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The Courage to Heal - Ellen Bass

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6 Reviews

Genre: Health / Family / Lifestyle / Author: Ellen Bass, Laura Davis / Edition: New Ed / Paperback / 495 Pages / Book is published 2002-04-11 by Vermilion

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    6 Reviews
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      08.12.2008 00:45

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      I would recommend this book, but in conjunction with a therapist.

      I found this a very useful book. It made sense of many things I was experiencing and made me realise I was not alone.

      I can't comment much on the criticising of the book in regards to "repressed memories", as I was already in therapy for abuse before being introduced to the book.

      But it describes things in easy to understand language, and uses examples from other people's experience. It is encouraging to not only learn that you are not alone or going crazy, but that other people have been there and come out of it.

      It is quite comprehensive, discussing things from common symptoms or reactions to abuse, and the problems it may cause, to learning to accept and choose to heal from the abuse. Also including chapters that are useful for a therapist you read, as well as for those others supporting a victim, and stories from other "survivors" of child sexual abuse.

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      25.07.2007 01:52

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      Thank you for taking the time to write such a great review. I have just borrowed a copy of this book and yes, it is quite intense but the most helpful book I've read to date so far. Definitely a book than can be referred to again and again.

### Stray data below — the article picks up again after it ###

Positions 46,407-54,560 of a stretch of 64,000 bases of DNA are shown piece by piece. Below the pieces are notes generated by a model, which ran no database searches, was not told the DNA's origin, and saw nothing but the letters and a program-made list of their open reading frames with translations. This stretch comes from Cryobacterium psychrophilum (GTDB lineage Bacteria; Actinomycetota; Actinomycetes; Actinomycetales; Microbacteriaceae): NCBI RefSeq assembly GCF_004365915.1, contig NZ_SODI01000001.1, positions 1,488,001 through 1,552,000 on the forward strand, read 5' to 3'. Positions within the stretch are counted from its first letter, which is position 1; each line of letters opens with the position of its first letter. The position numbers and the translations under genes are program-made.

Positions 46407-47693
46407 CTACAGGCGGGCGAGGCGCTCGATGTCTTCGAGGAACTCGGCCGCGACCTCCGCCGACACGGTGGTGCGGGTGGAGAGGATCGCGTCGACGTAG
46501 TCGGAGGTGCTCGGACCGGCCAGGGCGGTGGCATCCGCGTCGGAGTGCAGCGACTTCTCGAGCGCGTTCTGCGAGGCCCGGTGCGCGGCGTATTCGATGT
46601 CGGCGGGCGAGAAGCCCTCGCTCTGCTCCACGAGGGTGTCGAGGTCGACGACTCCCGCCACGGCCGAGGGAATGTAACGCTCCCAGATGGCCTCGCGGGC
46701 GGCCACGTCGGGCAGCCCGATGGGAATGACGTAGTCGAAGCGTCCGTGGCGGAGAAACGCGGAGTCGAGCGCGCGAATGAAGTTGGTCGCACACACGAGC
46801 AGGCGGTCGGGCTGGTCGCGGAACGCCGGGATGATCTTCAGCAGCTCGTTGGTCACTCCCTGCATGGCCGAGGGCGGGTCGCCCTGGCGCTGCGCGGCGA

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      05.06.2006 19:17
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      I warn you to avoid this book at all cost or it can destroy your life.

      My sister read this book and suddenly had a repressed memory of childhood abuse by six different individuals. She got into RM groups and was contacted by a lawyer. After destroying our lives and spending thousands of dollars defending our father and brother, an unbiased medical examination she had before these accusation even arose proved that not only was she never abused, but she was still a virgin. Despite this she still believes that our father and brother raped her. She now will have nothing to do with our family.

      If you go to “http://www.stopbadtherapy.com/courage/intro.shtml” you can read the following “The Courage to Heal is totally ignorant of research findings about the functioning of human memory. That should be no surprise. Its authors by their own admission have no training, education, or license to diagnose or treat mental illnesses. Yet the authors of The Courage to Heal confidently promote their book as a tool for recovering from repressed memories of abuse that must have occurred--even if there is no evidence and a woman has no recollection of ever being abused. Would you allow an amateur with no medical training to operate on your heart? Of course not! Why, then, would any sensible person allow two amateurs to operate on her mind? The dangers are just as great”

      This isn’t the only website with proof you should avoid this book. A simple internet search shows hundreds of other just like us.

      I warn you to avoid this book at all cost or it can destroy your life.

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        09.04.2004 05:06